Masters paper on bumblebee vulnerability to climate change

The work I did during my Masters at University College London was recently published and this is a brief summary of the paper. You can read the full paper here.

Climate change is causing substantial ecological impacts across the planet. In our study, published in Frontiers of Biogeography, we studied two groups of bumblebees living in two particularly vulnerable regions: the Arctic and Alpine regions. These two regions represent climate extremes which are most likely be lost under rising temperatures.

We used an ensemble of species distribution models to estimate current distributions of 18 different bumblebee species. We then predicted potential future distributions under two different climate scenarios to understand the impacts of climate change to these bumblebees, and to investigate which species may be more vulnerable to climate change.

Two of the species we included within our study, Alpinobombus alpinus and Alpinobombus pyrrhopygus (from

We found that most bumblebee species will be negatively impacted by climate change (figure below), with arctic species being more vulnerable to climate change as they have to travel much further to track climates that are most suitable for them. On the other hand, the complex topography of mountain areas provide some alpine species with possible refuges.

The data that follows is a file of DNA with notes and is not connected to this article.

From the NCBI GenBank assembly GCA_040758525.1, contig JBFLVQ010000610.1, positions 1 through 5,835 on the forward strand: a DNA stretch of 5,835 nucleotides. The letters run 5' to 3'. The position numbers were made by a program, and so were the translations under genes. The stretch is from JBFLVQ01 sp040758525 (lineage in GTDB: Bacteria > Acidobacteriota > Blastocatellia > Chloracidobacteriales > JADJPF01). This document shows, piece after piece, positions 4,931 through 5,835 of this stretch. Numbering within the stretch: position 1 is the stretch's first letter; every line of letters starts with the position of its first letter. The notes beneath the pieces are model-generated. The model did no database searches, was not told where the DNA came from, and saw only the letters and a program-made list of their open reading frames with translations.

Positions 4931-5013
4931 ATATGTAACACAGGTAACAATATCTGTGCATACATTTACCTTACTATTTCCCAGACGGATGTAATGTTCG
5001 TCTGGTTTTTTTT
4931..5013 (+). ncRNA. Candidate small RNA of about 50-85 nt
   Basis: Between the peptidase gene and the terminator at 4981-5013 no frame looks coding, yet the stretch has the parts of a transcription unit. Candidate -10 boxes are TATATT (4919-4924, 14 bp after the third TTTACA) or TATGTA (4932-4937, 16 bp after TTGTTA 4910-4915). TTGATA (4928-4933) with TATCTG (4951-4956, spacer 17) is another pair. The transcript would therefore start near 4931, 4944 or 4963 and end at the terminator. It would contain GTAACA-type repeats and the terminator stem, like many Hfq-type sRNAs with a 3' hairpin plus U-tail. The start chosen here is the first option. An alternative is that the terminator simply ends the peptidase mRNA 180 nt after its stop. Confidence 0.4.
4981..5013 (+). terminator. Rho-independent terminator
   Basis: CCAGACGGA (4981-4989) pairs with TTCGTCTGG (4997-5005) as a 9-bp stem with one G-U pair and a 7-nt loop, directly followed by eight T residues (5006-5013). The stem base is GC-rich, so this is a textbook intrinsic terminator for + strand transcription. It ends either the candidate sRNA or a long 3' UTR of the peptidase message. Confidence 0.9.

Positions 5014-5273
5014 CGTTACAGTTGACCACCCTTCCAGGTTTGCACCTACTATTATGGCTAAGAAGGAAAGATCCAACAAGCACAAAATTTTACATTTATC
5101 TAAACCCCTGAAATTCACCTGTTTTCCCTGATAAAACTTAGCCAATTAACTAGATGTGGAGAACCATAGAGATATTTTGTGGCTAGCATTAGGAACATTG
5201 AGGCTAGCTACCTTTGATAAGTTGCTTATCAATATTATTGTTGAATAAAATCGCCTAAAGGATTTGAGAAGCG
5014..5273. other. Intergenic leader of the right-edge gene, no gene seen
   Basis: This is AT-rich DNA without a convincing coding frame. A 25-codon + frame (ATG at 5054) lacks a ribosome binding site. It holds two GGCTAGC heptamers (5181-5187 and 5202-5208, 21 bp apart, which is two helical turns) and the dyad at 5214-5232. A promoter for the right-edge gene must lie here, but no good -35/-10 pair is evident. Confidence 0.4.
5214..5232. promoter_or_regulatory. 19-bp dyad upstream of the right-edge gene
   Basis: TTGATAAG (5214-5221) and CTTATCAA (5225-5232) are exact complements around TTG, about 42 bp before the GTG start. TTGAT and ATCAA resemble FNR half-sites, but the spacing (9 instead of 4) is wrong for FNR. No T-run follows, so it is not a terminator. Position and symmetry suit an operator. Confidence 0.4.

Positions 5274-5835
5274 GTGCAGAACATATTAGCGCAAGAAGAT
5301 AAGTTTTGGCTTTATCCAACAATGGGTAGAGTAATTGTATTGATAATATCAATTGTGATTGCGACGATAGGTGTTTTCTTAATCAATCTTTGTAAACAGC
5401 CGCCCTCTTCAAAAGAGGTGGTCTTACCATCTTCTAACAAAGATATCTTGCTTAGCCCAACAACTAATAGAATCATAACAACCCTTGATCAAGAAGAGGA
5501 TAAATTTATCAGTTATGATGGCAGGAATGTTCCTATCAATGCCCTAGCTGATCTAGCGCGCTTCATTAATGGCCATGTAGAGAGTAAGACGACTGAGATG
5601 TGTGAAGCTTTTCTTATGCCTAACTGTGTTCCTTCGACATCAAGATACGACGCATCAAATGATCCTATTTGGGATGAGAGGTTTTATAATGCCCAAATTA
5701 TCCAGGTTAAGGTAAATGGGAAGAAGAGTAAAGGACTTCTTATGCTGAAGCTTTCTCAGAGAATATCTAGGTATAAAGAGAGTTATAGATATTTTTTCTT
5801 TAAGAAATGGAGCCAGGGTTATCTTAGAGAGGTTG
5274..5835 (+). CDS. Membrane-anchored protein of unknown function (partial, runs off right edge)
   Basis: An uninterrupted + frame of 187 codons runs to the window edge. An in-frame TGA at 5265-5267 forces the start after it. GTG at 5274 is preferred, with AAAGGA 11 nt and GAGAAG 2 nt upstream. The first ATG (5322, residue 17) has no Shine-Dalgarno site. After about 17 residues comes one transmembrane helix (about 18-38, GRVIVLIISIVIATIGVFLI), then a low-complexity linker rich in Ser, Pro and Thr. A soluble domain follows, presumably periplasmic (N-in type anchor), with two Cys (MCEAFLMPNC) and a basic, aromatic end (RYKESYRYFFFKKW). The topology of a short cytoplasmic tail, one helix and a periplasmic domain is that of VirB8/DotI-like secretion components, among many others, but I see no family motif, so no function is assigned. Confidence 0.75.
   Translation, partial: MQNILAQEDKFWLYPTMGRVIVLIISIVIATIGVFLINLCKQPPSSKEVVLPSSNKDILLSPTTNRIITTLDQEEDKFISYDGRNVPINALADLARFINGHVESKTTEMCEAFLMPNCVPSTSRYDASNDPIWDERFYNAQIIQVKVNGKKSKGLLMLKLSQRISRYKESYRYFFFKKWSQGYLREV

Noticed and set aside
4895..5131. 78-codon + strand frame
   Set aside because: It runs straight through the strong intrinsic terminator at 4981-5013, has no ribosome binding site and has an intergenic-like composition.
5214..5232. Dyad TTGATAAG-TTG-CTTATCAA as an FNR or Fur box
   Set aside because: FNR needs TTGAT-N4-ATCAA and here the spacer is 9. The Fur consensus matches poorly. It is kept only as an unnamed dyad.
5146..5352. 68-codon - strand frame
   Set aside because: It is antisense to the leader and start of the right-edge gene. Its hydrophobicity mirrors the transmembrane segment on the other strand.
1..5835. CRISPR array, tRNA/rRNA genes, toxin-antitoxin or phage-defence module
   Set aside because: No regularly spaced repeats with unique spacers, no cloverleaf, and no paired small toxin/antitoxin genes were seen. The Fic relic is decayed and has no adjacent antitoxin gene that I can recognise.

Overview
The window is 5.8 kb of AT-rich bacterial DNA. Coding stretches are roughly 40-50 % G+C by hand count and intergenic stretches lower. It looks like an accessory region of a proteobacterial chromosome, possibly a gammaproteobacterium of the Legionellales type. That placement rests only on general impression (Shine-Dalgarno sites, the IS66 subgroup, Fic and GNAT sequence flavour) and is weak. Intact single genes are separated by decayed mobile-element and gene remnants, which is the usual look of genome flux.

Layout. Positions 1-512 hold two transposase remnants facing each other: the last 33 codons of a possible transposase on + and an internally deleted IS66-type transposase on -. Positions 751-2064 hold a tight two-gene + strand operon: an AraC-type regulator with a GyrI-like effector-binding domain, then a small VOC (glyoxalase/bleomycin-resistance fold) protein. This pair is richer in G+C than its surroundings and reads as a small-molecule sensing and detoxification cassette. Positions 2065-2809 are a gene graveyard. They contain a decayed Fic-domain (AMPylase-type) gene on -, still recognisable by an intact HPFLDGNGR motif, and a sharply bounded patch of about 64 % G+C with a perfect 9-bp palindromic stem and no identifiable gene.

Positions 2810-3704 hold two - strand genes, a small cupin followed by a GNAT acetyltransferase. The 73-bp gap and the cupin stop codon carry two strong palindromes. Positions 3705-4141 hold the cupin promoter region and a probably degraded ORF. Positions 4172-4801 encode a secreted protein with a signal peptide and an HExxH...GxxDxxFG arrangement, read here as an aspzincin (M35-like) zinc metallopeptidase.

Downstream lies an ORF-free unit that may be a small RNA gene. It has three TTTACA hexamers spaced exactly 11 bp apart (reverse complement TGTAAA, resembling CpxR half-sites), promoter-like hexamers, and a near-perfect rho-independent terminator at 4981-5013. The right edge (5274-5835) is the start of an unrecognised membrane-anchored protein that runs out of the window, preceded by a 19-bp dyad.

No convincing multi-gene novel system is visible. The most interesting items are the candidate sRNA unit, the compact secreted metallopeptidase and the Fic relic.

Relative predicted mean area change for (a) Mendacibombus (alpine species) and (b) Alpinobombus species (arctic species)

We also looked at how different dispersal ability can affect each species’ vulnerability. We found that given the opportunity, some alpine species may actually benefit under climate change, though they must be given the chance to disperse to currently unoccupied habitats.

Overall, if climate change continues at the current rate, these bumblebees usually found far from human development will still suffer from the effects of our actions.

Paper citation: Lee, C.K.F., Williams, P.H. & Pearson, R.G. (2019) Climate change vulnerability higher in arctic than alpine bumblebees. Frontiers of Biogeography 11, e42455.

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